Date of Completion
Short Branch Attraction, Eukaryogenesis, Fundamental Bipartition of Life, Realm, Ibisii, Bacterii
Dr. Johann Peter Gogarten
Dr. Ken Noll
Dr. Paul Lewis
Dr. David Benson
Dr. Jonathan Klassen
Field of Study
Genetics and Genomics
Doctor of Philosophy
Short Branch Attraction occurs when BLAST searches are used as surrogate for phylogenetic analysis. This results from branch length heterogeneity. The short branches, not the long, are attracting.
The root of cellular life is on the bacterial branch, meaning the Archaea and eukaryotic nucleocytoplasm form a clade. This split, the realm, is the first in the cellular tree of life. I name the clade containing the Archaea and eukaryotic nucleocytoplasm the Ibisii based on shared characteristics involved in information processing and translation. The Bacteria are members of the other realm, the Bacterii.
Eukaryogenesis is the study of how the Eukarya emerged. The beginning state is represented by the relationship between Eukarya and their closest relative, the Archaea. The ending state is represented by the location of the root within the Eukarya. I use Eukaryal stem branch length (ESBL) to inform on the relationship between Archaea and Eukarya. The long ESBL found shows a great deal of evolution, due to a product of time and rate of evolution. This suggests that Eukarya have not evolved from Archaea, but is inconclusive. I propose a new model for evolution, the Watershed of Life, with data representing two signals: vertical descent and horizontal gene transfer. All known data are consistent with only a watershed in which Archaea are monophyletic and shared genes with the Eukarya. Eukarya can be rooted using paralogs duplicated along the eukaryal stem branch to provide a closer outgroup. Unfortunately, the paralog datasets could not resolve the placement of the root.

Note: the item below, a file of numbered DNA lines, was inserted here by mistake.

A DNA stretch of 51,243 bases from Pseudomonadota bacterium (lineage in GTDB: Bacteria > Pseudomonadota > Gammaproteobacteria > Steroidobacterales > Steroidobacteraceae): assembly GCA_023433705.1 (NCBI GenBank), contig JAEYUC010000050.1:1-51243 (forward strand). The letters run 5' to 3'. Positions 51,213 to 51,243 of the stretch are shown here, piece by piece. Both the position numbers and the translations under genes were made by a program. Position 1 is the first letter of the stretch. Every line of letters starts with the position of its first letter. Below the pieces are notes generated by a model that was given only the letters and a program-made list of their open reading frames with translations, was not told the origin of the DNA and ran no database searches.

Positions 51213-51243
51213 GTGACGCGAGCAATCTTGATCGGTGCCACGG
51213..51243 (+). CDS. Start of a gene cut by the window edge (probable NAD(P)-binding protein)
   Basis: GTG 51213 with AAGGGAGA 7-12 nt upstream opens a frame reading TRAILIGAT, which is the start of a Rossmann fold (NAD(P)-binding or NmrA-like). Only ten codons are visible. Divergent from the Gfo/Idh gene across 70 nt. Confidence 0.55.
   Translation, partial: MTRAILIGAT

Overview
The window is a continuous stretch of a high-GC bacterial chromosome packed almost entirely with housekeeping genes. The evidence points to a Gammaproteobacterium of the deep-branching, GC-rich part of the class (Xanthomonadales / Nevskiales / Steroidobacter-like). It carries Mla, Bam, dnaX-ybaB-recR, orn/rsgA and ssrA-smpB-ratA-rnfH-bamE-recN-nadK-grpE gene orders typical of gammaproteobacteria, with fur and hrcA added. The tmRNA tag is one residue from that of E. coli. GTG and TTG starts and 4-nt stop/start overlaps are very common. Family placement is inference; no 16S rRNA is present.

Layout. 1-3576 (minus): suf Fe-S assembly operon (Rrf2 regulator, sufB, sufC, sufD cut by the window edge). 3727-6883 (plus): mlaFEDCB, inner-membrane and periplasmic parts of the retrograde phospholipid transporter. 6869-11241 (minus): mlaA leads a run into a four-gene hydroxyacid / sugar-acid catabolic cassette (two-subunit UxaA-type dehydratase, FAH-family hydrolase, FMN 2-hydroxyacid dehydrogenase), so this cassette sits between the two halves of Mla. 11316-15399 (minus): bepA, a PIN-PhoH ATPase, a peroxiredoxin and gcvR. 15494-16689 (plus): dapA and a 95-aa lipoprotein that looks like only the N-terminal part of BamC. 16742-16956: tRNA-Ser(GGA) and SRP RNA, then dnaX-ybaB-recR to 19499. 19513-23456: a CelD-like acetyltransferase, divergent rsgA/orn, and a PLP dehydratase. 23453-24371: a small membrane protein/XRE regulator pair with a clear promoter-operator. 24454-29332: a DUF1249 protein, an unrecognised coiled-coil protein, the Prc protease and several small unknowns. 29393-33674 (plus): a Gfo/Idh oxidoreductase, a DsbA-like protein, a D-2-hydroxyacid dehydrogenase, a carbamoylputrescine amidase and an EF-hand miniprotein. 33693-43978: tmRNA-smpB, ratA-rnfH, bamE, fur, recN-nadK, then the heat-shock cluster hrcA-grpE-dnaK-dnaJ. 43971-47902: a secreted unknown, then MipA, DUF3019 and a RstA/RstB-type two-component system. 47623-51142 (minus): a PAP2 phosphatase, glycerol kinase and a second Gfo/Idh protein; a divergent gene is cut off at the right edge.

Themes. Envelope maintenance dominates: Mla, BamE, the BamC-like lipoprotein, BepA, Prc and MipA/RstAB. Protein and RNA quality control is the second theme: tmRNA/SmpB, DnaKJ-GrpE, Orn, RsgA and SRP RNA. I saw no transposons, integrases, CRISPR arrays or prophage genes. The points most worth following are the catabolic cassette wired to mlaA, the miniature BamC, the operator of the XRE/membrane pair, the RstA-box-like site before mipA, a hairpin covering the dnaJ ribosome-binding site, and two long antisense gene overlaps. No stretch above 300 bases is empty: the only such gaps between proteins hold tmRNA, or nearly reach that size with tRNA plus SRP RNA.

Dick, Amanda A. PhD, "Short Branch Attraction, the Fundamental Bipartition in Cellular Life, and Eukaryogenesis" (2016). Doctoral Dissertations. 1479.